JUBA, South Sudan (Christian Examiner) – Police, in spite of protests from Christians in the city of Omdurman, bulldozed a Christian church to make way for "business development," but allowed a nearby mosque to remain, the Sudanese Morning Star News has reported.
According to accounts from the area, the Sudanese Lutheran Chuch in Omdurman, just across the Nile River from Khartoum, was knocked down Oct. 21. The building was being used by an evangelical Lutheran congregation, the reports said.
Christians affected by the loss of the church weren't buying the government's reasoning behind the church's destruction because the mosque stands close by. Church leaders were given notice of the demolition only 72 hours before the work began.
The strange thing is that the church was destroyed but the mosque was still standing in its place! This shows us many things. ... We were asking them, 'Where are our rights?' But their answers were, 'No place for Christianity after Southern Sudan separated.
"The government has lied to us, because they told us that this church will not be demolished," one leader said on condition of anonymity.
"This is something that was well planned," another church leader said.
According to another report, the church had been in place for the better part of 30 years. It seated only about 150 worshippers, and in addition to its destruction, police took chairs and desks that also belonged to the church.
"Destroying the church building made us feel we have lost everything," a local leader in the Lutheran church said. "Chairs, seats, etc., have also been taken by the local authorities."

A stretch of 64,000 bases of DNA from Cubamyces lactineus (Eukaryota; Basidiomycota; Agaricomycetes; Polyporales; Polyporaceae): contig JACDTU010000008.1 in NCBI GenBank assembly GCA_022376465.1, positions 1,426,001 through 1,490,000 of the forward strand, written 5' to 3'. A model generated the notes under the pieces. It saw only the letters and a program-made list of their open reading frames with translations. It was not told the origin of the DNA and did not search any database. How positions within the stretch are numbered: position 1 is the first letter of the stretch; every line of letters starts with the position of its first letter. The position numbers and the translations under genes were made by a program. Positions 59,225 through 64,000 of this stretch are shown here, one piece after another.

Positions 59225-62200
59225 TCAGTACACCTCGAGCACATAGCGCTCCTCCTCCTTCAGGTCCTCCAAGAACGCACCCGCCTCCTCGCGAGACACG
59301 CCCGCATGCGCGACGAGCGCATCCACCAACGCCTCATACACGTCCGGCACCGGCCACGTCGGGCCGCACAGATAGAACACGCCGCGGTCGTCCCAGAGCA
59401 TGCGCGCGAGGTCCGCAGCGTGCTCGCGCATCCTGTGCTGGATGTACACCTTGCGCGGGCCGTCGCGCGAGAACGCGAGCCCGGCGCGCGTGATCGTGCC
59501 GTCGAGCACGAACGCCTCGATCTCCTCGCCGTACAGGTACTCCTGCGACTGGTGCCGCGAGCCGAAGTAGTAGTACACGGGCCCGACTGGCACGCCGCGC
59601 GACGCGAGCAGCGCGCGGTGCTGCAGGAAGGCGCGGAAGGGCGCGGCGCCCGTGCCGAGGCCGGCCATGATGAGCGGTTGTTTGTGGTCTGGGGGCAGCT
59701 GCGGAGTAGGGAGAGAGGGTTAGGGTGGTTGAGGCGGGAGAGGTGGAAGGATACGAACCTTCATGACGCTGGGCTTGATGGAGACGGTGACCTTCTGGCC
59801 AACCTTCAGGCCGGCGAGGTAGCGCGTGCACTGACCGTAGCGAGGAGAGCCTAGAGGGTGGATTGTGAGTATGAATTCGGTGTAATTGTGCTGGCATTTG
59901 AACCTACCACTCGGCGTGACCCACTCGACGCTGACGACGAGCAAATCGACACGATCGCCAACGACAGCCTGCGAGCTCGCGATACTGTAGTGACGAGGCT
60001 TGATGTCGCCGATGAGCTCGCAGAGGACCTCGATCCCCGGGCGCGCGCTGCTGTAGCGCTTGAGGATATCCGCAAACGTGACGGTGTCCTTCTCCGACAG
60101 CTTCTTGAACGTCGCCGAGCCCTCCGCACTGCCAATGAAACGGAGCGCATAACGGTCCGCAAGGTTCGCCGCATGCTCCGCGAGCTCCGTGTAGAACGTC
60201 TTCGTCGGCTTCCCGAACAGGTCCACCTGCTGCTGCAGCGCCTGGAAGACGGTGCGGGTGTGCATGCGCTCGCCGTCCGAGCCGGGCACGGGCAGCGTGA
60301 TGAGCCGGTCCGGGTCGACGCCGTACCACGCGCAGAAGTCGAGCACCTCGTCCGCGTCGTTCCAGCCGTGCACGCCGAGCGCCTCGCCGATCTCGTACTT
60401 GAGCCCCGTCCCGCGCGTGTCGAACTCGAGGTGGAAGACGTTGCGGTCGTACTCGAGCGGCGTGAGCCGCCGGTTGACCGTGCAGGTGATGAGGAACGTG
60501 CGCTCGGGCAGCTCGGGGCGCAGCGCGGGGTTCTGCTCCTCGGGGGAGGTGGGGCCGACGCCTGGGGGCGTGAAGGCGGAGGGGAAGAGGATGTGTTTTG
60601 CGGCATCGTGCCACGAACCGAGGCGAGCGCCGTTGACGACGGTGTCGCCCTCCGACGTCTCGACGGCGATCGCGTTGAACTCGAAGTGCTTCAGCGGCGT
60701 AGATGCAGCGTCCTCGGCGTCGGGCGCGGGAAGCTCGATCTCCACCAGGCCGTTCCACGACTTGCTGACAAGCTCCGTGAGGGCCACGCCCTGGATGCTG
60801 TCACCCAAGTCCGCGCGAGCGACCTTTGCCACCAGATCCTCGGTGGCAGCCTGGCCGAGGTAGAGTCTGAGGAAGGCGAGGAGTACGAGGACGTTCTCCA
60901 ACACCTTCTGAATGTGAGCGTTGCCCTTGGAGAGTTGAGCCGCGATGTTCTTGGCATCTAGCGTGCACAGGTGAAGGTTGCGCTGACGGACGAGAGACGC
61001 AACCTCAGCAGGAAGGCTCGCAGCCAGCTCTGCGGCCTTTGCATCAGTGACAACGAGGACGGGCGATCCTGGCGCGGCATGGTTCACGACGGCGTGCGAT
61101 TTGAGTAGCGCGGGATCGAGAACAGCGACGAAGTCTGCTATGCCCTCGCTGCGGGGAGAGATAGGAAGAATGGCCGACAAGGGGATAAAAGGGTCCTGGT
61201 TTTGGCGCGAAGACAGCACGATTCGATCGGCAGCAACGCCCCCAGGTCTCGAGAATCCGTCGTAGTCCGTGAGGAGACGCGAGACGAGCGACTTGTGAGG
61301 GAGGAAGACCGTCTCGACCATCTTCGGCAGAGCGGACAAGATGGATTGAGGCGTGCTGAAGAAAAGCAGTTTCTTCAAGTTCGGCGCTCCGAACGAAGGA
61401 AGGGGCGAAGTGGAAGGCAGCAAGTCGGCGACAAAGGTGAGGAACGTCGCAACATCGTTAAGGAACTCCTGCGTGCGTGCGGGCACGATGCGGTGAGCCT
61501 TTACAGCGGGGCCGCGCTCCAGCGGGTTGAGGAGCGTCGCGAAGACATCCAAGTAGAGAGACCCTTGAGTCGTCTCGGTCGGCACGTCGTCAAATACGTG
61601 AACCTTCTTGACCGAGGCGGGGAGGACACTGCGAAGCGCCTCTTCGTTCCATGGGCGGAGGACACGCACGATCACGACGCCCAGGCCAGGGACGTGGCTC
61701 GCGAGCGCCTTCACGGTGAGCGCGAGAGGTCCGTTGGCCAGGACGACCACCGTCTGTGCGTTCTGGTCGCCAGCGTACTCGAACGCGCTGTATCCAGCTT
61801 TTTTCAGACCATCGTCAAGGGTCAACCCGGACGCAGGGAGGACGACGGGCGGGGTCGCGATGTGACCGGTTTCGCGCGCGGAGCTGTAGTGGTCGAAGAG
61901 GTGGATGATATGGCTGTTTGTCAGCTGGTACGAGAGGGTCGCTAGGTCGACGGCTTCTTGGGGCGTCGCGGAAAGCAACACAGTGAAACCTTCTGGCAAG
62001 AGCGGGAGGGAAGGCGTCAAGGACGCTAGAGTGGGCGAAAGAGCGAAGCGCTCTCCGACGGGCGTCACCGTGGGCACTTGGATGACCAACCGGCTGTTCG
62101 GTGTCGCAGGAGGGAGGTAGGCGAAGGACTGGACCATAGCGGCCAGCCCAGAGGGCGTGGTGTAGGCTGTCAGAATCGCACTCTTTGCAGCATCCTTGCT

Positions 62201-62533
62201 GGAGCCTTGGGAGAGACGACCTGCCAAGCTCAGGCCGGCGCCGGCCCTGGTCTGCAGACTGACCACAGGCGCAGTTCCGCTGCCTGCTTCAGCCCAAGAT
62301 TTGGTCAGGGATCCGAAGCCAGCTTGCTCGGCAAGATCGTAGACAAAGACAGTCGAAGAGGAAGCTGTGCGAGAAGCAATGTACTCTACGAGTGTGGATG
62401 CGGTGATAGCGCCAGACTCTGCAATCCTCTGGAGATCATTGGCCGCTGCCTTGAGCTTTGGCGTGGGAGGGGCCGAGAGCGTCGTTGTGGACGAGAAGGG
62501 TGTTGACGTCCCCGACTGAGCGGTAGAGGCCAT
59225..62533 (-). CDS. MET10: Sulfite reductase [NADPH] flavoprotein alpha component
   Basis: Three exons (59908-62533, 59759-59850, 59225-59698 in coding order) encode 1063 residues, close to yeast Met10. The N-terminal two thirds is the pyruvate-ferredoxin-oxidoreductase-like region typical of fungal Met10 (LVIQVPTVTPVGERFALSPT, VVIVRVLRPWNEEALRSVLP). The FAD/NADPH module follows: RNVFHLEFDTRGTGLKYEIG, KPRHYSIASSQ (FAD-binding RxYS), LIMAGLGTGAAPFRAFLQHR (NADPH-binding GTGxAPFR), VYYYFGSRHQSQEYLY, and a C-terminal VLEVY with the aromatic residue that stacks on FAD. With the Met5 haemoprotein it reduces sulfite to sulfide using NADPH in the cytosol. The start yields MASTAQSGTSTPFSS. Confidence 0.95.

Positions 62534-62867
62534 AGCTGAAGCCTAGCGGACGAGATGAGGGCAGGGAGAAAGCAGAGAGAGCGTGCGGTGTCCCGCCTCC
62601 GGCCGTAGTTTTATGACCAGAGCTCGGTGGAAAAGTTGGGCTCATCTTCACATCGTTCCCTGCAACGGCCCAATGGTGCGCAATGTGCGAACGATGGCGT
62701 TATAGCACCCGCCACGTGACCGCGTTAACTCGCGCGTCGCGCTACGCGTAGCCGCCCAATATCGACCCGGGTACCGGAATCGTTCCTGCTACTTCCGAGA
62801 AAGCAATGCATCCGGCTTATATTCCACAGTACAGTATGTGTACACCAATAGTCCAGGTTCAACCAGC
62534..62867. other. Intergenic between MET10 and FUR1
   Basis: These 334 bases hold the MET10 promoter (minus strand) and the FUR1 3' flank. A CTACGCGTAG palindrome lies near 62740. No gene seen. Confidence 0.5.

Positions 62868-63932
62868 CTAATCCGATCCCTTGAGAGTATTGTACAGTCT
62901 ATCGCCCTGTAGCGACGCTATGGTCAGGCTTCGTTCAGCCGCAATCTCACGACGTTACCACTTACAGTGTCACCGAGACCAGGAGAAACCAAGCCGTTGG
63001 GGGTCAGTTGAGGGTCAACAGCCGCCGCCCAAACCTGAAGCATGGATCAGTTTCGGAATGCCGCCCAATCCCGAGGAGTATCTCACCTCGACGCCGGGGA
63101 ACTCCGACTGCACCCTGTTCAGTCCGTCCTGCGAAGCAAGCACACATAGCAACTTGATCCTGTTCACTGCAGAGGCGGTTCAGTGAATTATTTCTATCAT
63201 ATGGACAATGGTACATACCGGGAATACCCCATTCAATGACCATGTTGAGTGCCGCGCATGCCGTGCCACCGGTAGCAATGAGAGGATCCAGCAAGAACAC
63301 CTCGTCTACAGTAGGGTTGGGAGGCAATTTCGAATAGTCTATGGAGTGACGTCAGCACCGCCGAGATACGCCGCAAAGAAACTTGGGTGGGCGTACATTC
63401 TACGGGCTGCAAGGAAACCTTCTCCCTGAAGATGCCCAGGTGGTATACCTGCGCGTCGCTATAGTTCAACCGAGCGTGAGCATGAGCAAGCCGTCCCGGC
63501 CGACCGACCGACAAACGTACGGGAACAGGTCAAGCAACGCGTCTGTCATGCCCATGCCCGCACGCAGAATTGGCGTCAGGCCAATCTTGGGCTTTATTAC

"The strange thing is that the church was destroyed but the mosque was still standing in its place! This shows us many things...We were asking them, 'Where are our rights?' But their answers were, 'No place for Christianity after Southern Sudan separated,'" the church leader said.
Sudan and South Sudan split from one another in 2011, but the relationship between the two countries is rife with tension. South Sudan is home to a small Christian minority, while Sudan is home to marauding bands of Muslim extremists. Since 2012, Sudan has bulldozed several church buildings and expelled foreign Christian workers, Morning Star News reported.
Sudanese police, supported by the National Intelligence and Security Services, on Feb. 17, 2014 demolished another church building in Omdurman without prior notice, area sources said. That church belonged to the Sudanese Church of Christ.
In the following August, agents from the county's secret police padlocked the building of the 500-member Sudan Pentecostal Church (SPC) in Khartoum, which housed the Khartoum Christian Center (KCC). The Sudanese Air Force also bombed a church in Nuba in October 2014.
In July 2011, Sudan President Omar al-Bashir pledge to adopt a more rigorous form of sharia law and to implement in disputed regions between Sudan and South Sudan. Al-Bashir, who is wanted for war crimes and genocide in Darfur and still exhibits great influence in the South, also said no new churches would be allowed in Sudan.
Al-Bashir may be retaliating since the church supported the secession of South Sudan as early as 2008.
Things are not much better for South Sudan. President Salva Kiir frequently has political opponents arrested and imprisoned.
Sudan has been designated a Country of Particular Concern by the U.S. State Department since 1999, and the U.S. Commission on International Religious Freedom recommended the country remain on the list in its 2015 report.